The International Energy Agency forecasts that approximately 35 per cent of the world’s electricity generation will still be coal-based in 2024. This represents an immediate fuel switch opportunity to leverage natural gas, a relatively cleaner fuel that emits about half the volume of greenhouse gas when combusted to generate electricity compared to thermal coal.

Singapore can capitalise on its existing strengths to become a future hub for natural gas trading and redistribution. In September 2020, there were over 50 companies with a liquefied natural gas (LNG) trading or business development presence in Singapore, up from over 45 in 2018.

With Asia’s appetite for LNG expected to grow, players in the ecosystem will be looking to invest and establish new LNG trading desks to feed this demand. As Asia’s oil trading hub, Singapore already has the necessary trading ecosystem and infrastructure in place, which will be attractive for companies looking to expand into LNG trading.

Additionally, Singapore is continuing to develop the use of LNG as a marine fuel and is introducing a second LNG terminal. The country’s annual LNG bunkering capacity is expected to hit 1 million tonnes by the end of this year, as the maritime community seeks low or zero carbon fuels to meet International Maritime Organisation’s (IMO) aim to halve the sector’s greenhouse gas emissions by 2050 from 2008 levels.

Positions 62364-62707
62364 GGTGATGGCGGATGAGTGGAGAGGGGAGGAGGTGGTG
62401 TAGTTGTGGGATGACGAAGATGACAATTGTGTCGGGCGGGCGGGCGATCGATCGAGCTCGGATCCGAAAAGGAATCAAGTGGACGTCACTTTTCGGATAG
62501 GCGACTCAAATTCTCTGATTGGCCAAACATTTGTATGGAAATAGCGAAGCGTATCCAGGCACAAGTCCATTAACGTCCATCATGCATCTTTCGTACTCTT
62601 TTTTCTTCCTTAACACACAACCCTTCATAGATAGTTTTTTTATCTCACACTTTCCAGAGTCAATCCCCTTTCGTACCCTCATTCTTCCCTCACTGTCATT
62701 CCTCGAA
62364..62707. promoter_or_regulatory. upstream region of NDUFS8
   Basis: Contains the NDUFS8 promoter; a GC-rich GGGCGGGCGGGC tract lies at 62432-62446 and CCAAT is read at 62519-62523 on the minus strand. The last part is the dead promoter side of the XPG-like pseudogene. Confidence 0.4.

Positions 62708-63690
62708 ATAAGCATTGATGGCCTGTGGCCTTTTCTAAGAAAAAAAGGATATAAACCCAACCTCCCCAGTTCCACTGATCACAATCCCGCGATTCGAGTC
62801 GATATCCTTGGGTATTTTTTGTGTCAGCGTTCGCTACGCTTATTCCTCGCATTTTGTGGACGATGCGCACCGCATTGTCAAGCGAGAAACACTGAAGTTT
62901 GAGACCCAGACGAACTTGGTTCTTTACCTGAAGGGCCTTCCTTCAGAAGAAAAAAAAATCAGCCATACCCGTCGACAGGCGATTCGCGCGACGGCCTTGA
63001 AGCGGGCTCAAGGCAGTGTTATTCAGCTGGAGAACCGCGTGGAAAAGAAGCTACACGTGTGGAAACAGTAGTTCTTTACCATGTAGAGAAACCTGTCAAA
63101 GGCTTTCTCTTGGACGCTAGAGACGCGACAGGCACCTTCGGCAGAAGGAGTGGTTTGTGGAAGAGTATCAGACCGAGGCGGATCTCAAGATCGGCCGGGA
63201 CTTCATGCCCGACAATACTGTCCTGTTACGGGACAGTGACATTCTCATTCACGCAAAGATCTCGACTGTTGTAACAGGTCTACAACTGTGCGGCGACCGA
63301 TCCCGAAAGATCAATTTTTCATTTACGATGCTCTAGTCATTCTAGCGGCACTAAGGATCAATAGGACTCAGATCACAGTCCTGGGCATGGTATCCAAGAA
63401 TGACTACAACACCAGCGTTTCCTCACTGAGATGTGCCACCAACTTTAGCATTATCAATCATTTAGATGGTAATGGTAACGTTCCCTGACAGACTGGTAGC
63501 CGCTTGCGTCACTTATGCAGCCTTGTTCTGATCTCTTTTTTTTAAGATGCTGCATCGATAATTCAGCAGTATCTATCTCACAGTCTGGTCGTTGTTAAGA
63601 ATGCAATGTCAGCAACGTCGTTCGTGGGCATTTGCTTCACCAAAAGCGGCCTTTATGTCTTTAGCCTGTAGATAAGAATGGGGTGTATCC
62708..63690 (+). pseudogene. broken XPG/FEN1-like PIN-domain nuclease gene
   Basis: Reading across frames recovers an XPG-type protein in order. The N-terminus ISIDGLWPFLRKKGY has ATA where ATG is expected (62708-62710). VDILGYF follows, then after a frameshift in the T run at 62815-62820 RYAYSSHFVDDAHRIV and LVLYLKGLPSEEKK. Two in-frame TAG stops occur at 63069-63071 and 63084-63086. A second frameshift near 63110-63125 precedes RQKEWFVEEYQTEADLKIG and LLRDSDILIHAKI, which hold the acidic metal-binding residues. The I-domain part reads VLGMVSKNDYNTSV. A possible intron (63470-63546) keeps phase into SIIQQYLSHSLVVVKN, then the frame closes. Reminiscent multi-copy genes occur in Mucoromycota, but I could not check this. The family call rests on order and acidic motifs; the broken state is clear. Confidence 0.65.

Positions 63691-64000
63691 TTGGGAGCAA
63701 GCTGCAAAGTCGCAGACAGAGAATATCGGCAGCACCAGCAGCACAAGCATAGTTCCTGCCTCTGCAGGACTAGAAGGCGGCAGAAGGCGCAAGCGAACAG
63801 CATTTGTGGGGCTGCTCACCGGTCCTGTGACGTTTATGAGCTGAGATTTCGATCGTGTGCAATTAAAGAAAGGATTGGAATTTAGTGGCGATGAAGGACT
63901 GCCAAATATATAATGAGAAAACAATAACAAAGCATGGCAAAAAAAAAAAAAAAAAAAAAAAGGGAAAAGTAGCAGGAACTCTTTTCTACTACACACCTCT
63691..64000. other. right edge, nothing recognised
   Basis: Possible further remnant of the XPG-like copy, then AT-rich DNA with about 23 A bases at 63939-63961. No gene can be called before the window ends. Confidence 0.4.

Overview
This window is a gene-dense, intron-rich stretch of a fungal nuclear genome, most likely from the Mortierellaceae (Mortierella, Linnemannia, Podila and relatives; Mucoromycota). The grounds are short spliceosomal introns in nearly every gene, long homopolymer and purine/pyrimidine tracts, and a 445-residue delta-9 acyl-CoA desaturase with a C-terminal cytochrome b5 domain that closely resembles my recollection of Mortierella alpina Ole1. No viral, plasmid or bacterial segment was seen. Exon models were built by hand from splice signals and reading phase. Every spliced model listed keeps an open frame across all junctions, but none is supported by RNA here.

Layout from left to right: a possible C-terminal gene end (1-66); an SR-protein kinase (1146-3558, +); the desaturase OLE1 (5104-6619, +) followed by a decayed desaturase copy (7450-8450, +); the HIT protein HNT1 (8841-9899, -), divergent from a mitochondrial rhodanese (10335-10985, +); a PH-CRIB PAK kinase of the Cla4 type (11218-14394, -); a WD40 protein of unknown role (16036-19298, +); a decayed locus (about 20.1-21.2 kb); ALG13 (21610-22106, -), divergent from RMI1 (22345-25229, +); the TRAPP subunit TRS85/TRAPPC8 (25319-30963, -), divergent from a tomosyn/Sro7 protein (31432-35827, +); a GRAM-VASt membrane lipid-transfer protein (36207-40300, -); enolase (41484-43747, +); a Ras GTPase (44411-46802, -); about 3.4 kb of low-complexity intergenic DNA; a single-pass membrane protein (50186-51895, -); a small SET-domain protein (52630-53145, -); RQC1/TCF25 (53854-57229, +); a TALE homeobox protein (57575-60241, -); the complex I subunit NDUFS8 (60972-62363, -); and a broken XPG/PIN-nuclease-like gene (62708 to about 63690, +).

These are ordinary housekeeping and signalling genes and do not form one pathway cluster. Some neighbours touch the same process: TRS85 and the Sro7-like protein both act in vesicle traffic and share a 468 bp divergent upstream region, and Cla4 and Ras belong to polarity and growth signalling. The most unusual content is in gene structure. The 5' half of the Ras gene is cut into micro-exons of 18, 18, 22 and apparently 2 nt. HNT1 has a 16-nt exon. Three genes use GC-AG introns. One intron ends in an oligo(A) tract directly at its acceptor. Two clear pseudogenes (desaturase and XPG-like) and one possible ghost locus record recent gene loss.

As oil and gas companies move towards low-carbon technologies, the sector will need new capabilities. This means opportunities for tech-savvy professionals to join the sector, and for incumbents in the industry to be reskilled and upskilled.

Yet, such retraining can be a challenge. According to an EY global report Oil and Gas Digital Transformation and the Workforce Survey 2020, workforce composition and training are widely acknowledged as barriers to technology adoption.

The skillsets needed to onboard and extract value from technologies such as data analytics, data science, design thinking and artificial intelligence far outpace the current level of maturity across the industry.

With Singapore’s advanced education system and workforce transformation strategies, there is an opportunity for the country to build a pool of skilled talent and plug the skill gaps to anchor its appeal as an oil and gas hub – or perhaps even contribute as an exporter of such talents and capabilities.

Programmes, such as the Industry 4.0 Human Capital Initiative helmed by the Singapore Business Federation, are already in place to help companies, including those in the oil and gas sector, to be equipped with people management and job redesign skills.

Out of the 46 companies that participated in the programme that ran between March and September 2020, the oil and gas sector was heavily represented.

Further, the Government’s position on advancing sustainable development offers the certainty oil and gas players need to move forward with the energy transition.

The announcement of the Singapore Green Plan this year establishes targets and focus areas. With policies such as the Carbon Pricing Act, which indirectly incentivise players to adopt low-carbon technologies and solutions, the country’s intent to build a greener and energy-efficient future is clear.

The future of oil and gas is complex. It would be premature to predict the demise of the oil and gas sector – at least not yet.

Rather, the sector needs a transformation, more urgently than before. For Singapore, whether this presents an opportunity or challenge will depend on how well it enables and integrates the sector’s evolution into its overall sustainable development plan.